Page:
As in previous years, the A&G annual meeting started with conference-style talks on recent important progress and ended with a public talk by an A&G member. Irit Dinur started the day with a talk that presented an interesting connection between the agreement-testing problem that occurs in complexity theory (mainly in probabilistically checkable proofs) and the expansion of simplicial complexes. Here, the notion of expansion has more than one possible interpretation, and Dinur formulated a notion that is suitable for the agreement-testing problem. This notion holds for simplicial complexes that arise from the Ramanujan complexes of Lubotzky, Samuels and Vishne, thus leading to new strong derandomization results.

Tengyu Ma presented rigorous results that explain the empirically observed success of nonconvex optimization problems on typical instances that arise from certain probability distributions on inputs. He demonstrated this by showing that for certain problems and certain distributions with high probability, every local minimum is also a global minimum. Such issues are ubiquitous in learning theory, and this result is a step toward the explanation of the success of currently used heuristic methods. Jelani Nelson presented his recent solution of the longstanding question of the optimality of the Johnson-Lindenstrauss dimensionality reduction lemma. This 1983 lemma, which is a powerful tool in many applications, asserts that for every \(\epsilon>0\) and \(n\) vectors \(x_1,…,x_n\in R^n\), there exists \(k= O(\epsilon^{-2}log\ n)\) and vectors \(y_1,..,y_n\in R^k\) such that $$(1 – \epsilon)||x_i-x_j|| \leq ||y_i-y_j|| \leq (1 + \epsilon)||x_i-x_j||$$ for all \(i,j\). The dependence of the reduced dimension \(k\) on the number of vectors \(n\) is easily seen to be sharp, but it was unknown whether the dependence on \(\epsilon\) as \(\epsilon\rightarrow0\) is sharp. Nelson proved that this dependence on \(\epsilon\) is sharp for all values \(\epsilon\) that are not very small (namely, not smaller than a power of \(1/n\)). This is based on a new and clever coding scheme.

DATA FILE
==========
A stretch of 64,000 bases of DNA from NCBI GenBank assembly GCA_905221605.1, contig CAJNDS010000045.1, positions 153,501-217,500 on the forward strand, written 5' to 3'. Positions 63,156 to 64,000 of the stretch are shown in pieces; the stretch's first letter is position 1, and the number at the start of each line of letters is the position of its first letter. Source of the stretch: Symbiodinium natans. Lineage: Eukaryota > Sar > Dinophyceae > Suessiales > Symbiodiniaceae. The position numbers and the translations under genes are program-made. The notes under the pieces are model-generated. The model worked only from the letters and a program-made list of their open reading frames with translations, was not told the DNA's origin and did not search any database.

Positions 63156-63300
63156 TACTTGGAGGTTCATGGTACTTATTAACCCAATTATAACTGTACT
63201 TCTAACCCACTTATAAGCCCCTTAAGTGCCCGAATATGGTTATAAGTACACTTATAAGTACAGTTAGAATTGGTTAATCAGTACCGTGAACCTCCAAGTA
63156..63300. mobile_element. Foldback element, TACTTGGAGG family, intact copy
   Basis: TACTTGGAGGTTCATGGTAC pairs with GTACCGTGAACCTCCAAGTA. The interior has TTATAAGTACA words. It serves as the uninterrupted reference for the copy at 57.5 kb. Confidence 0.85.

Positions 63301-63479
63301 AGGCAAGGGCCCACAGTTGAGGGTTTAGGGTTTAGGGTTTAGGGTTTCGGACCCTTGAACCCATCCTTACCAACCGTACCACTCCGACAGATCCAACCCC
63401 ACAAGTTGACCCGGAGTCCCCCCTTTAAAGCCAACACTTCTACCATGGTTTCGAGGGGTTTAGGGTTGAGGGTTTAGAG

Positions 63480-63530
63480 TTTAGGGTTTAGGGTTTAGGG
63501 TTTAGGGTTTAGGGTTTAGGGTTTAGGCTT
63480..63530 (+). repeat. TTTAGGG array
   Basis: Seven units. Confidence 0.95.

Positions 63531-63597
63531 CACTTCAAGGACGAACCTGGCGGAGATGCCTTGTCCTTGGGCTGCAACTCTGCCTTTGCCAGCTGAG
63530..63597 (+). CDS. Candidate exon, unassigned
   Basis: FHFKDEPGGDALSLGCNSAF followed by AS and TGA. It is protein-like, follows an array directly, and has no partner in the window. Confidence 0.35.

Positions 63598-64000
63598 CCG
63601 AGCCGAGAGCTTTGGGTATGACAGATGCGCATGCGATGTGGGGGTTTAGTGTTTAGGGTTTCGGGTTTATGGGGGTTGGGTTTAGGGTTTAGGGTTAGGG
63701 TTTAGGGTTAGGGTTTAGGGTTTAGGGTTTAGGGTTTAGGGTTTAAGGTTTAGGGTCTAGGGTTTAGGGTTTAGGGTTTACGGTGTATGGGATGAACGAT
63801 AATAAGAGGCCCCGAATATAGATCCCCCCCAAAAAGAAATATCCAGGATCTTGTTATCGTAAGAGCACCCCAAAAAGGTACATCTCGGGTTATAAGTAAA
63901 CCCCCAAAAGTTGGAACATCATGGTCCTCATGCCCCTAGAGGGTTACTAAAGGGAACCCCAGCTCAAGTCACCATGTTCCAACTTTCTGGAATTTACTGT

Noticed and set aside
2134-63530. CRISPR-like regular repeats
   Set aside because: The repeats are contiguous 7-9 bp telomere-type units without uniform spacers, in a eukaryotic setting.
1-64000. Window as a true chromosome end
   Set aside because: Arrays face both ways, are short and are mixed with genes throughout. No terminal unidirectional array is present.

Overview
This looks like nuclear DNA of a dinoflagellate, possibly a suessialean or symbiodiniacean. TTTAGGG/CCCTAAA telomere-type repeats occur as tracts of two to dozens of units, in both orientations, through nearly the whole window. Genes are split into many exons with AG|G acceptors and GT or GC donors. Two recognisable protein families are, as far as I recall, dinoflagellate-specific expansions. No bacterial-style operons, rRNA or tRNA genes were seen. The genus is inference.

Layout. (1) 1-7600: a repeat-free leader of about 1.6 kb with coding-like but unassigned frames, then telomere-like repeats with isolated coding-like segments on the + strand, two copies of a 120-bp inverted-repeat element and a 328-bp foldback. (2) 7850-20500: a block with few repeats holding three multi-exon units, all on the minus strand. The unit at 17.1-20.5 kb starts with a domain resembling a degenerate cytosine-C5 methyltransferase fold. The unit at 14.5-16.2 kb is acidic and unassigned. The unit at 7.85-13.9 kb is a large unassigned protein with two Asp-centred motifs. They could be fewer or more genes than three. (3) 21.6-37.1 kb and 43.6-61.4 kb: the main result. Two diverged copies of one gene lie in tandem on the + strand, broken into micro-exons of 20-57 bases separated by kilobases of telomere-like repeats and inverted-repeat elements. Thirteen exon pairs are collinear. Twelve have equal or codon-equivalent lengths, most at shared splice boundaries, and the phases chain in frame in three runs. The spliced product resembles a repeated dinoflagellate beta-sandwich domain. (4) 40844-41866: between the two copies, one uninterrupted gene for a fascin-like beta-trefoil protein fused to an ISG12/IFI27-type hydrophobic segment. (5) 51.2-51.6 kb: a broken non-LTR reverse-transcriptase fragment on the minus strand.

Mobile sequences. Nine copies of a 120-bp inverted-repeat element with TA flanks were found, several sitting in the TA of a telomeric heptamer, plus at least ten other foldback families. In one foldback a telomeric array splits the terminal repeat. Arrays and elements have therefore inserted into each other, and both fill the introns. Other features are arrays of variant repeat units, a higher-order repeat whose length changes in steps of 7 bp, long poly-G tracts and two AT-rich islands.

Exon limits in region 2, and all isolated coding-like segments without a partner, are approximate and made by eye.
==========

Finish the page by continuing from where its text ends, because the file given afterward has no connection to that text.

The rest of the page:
Moritz Hardt presented interesting work about learning an unknown, linear, time-invariant dynamical system from a sequence of noisy observations generated by the system. This work relates the question to certain issues in complex analysis. These results are a thought-provoking first step toward obtaining a rigorous theory for linear systems identification problems that have been investigated for a long time using heuristic methods. The final talk of the nonpublic part of the A&G annual meeting was by Afonso Bandeira, who discussed questions on random matrix models in which a low-rank matrix is added to a random matrix. The question is how large should the low-rank perturbation be in order for it to be detectable statistically. Such questions arise in natural statistical models for principal component analysis and Bandeira’s talk demonstrated fundamental limitations of statistical methods to perform these tasks.

The day ended with a public talk of Alex Andoni on nearest-neighbor search, which is a very important algorithmic task with a wide range of applications in many areas. Such questions are being investigated at A&G intensively (including very recent and ongoing progress), but this talk was more focused on an introduction to this topic for nonspecialists. The talk was attended by many people, and there was a lot of audience interest and participation. I don’t know the vast majority of those who came (you have the list of registrants, so you may know more), but based on the questions that were asked throughout the talk, it seems that they were people who are interested in such topics either from industry or academia. The overall theme of Andoni’s talk was how to build data structures that retrieve approximate nearest-neighbor queries in sublinear time. The methods here are geometric, and quite remarkably, they yield efficient procedures that work irrespective of the input point set. Andoni presented the fundamental questions in this context, as well as some of the fundamental techniques (including his recent work on data-dependent locality-sensitive hashing).